• From 20-23 July several members of CMH staff will be at Harlaxton College, Grantham for this year's Harlaxton Symposium, 'London and the Kingdom', held in honour of Professor Caroline M. Barron, a former CMH Committee member and great friend of the Centre. Speakers include: Barbara Harvey, John Clark, Elizabeth New, Martha Carlin, Mary Erler, Anne Sutton, Penny Tucker, Derek Keene, Stephen O'Connor, Sheila Lindenbaum, Mary-Rose McLaren, Laura Wright, Ian Archer, Carole Rawcliffe, Stephanie Hovland, Christian Steer, John Oldland, Clive Burgess, Gervase Rosser, Jenny Stratford, Andrew Prescott, Steve Rigby and Paul Strohm. The full programme and booking details are available at


  • The IHR is delighted to report that the Andrew W. Mellon Foundation has awarded US$900,000 for the second stage of British History Online ( This will allow the project to move into a two-year phase of major digitisation and development of the site. The site, which provides a cross-searchable range of research resources form the History of Parliament, the Victoria County History, the CMH and other IHR projects, already has around 3,000 registered users with the number of visits per year projected to reach at least 1.5 million during 2004.
  • The Victoria County History Conference will be held on 11 June at the Art Workers Guild, Queen's Square, London WC1N 3AR. The theme is Landscape, Archaeology and the VCH. It will conclude at 5 pm with the Marc Fitch Lecture, to be given by Dr John Blair (Queen's College, Oxford). Othe speakers will include Professor Christopher Dyer (Leicester), Paul Everson (English Heritage) and Simon Ward (City Archaeologist, Chester).
  • The 73rd Anglo-American Conference of Historians will take place at Senate House on 7-9 July 2004. This year's theme is 'Wealth and Poverty'. Plenary lectures will be given by Niall Ferguson, Gareth Stedman Jones, Christopher Dyer, Amy Singer, David Anderson and Martin Daunton. The programme and registration form is available at /aach2004 or from the Conference Administrator, IHR, Senate House, Malet Street, London WC1E 7HU.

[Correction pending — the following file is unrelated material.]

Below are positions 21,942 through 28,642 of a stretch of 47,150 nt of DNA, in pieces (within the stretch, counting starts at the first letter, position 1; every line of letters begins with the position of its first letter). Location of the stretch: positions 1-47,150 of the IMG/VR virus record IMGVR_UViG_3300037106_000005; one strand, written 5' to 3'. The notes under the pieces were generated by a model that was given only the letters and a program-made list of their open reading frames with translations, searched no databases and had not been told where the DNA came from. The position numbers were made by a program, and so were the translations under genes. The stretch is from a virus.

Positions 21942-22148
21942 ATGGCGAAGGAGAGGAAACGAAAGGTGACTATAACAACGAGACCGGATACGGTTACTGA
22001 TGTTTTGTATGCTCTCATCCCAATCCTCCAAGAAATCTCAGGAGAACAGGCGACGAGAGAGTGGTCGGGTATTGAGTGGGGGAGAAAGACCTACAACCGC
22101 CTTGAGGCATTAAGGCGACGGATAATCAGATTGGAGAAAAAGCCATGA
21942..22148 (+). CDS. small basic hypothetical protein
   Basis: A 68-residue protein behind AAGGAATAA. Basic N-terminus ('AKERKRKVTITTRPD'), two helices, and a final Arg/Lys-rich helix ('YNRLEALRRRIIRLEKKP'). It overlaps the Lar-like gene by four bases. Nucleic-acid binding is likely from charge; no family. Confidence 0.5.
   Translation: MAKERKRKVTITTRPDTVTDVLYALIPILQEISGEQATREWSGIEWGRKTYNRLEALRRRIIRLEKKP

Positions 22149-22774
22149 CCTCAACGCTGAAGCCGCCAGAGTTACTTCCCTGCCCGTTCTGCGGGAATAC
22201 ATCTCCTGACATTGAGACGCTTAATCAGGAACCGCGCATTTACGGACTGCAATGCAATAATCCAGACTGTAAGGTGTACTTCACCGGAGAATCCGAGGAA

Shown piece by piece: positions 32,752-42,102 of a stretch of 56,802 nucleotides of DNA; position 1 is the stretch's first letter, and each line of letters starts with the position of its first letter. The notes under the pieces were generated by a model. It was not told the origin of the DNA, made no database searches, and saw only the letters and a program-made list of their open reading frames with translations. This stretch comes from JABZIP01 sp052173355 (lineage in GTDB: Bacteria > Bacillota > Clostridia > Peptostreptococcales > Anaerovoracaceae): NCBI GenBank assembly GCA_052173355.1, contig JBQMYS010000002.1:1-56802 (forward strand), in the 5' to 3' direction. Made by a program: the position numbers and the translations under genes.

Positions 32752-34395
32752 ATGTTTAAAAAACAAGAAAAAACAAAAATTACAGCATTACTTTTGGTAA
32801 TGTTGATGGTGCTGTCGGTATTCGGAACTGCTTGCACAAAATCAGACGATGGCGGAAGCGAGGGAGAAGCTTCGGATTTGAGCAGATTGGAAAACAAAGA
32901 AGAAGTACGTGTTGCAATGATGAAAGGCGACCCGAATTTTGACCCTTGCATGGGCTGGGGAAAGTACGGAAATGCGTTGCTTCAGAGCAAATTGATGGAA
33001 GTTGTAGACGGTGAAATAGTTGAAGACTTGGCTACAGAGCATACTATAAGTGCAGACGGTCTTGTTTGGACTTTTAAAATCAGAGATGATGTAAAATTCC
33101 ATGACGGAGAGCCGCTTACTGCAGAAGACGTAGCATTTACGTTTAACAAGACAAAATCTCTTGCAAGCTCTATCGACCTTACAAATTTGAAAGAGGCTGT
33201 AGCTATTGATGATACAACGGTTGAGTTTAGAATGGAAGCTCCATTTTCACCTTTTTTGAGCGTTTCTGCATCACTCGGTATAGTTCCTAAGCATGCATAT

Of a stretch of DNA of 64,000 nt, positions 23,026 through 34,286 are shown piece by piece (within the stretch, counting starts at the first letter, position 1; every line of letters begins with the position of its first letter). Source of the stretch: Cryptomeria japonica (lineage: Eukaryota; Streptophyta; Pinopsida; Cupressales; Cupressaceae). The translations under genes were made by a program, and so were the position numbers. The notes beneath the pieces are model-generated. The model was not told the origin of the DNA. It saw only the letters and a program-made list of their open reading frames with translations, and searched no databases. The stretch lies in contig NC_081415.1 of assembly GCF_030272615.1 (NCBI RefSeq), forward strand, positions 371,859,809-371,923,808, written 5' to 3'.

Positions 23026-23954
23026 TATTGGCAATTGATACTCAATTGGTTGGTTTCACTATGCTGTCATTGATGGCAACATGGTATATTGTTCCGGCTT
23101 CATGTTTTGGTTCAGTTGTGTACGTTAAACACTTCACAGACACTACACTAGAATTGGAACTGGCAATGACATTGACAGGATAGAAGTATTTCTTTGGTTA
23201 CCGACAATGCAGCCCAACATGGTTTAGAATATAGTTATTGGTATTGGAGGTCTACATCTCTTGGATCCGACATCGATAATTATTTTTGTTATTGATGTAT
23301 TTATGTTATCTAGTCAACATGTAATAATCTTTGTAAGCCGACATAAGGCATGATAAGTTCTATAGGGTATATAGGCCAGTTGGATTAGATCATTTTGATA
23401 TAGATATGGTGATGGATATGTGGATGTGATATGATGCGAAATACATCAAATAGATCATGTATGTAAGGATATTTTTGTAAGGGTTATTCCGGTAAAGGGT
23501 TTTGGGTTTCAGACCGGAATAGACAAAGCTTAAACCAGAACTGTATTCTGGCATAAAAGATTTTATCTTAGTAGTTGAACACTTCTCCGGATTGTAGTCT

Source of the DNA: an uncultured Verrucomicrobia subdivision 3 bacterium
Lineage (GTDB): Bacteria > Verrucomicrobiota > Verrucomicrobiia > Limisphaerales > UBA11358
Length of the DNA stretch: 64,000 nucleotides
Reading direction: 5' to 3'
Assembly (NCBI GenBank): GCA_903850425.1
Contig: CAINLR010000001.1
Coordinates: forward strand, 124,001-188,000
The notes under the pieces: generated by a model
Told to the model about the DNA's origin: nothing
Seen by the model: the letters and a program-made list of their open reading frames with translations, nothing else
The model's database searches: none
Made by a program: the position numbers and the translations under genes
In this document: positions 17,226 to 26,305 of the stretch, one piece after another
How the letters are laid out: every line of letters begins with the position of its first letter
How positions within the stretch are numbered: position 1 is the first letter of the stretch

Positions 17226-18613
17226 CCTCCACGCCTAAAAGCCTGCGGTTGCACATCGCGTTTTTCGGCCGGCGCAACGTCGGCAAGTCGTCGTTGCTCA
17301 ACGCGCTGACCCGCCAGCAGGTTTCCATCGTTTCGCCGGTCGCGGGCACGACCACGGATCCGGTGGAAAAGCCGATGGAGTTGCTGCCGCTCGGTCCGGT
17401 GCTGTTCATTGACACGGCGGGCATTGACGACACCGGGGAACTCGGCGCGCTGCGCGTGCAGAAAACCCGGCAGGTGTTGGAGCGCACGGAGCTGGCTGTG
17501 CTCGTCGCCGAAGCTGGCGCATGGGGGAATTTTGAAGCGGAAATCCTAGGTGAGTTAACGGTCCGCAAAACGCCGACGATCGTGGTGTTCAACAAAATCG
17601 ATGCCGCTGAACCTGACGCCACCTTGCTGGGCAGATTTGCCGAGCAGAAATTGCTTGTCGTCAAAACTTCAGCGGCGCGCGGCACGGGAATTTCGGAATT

• The Centre for Contemporary British History's Summer Conference will be on 'The History of Work' (14-16 July). Speakers at this conference on the history of paid work in Britain during the last century include Polly Toynbee, Pat Thane, Robert Taylor, David Howell, Arthur McIvor, Alun Howkins and Noel Whiteside. For more information and booking details see
  • The IHR is holding several training courses during the summer vacation: 'An Introduction to British Sources and Archives' (12-16 July), 'An Introduction to Databases for Historians' (20-23 July), 'An Introduction to Sources and Techniques for Genealogical Researchers' (26-30 July), 'An Introduction to Latin for Historical Research' (26-30 July) and 'Interviewing for Researchers' (26-30 July). For further details on these courses and other courses, see /training)
  • The Postgraduate History Network was set up in October 2003 to provide MA and PhD students of history and related disciplines with an informal social, support and information network. It currently has around 200 members, not only from the University of London but also from further afield. Membership is free, with members receiving a regular newsletter about forthcoming seminars, conferences and events at the IHR. PHN members are also welcome to submit details of activities at their own institutions. There is a programme of social events and also a peer-monitoring scheme.


  • The School for Policy Studies at the University of Bristol has asked for volunteers to carry out local 'detective work' for a proposed research project based on a study of the residential care homes for elderly people in England and Wales researched by Peter Townsend for his book The Last Refuge published in 1962. The research team of Julia Johnson (Open University) and Randall Smith (Bristol) need help to pin down the recent history of the 173 homes in Townsend's original study and to consult local electoral registers for the period 1959-63 to get a picture of turnover in the home. Local travel and any access expenses up to £50 would be paid, if the research grant is secured. If the grant application is successful, work would begin early in 2005.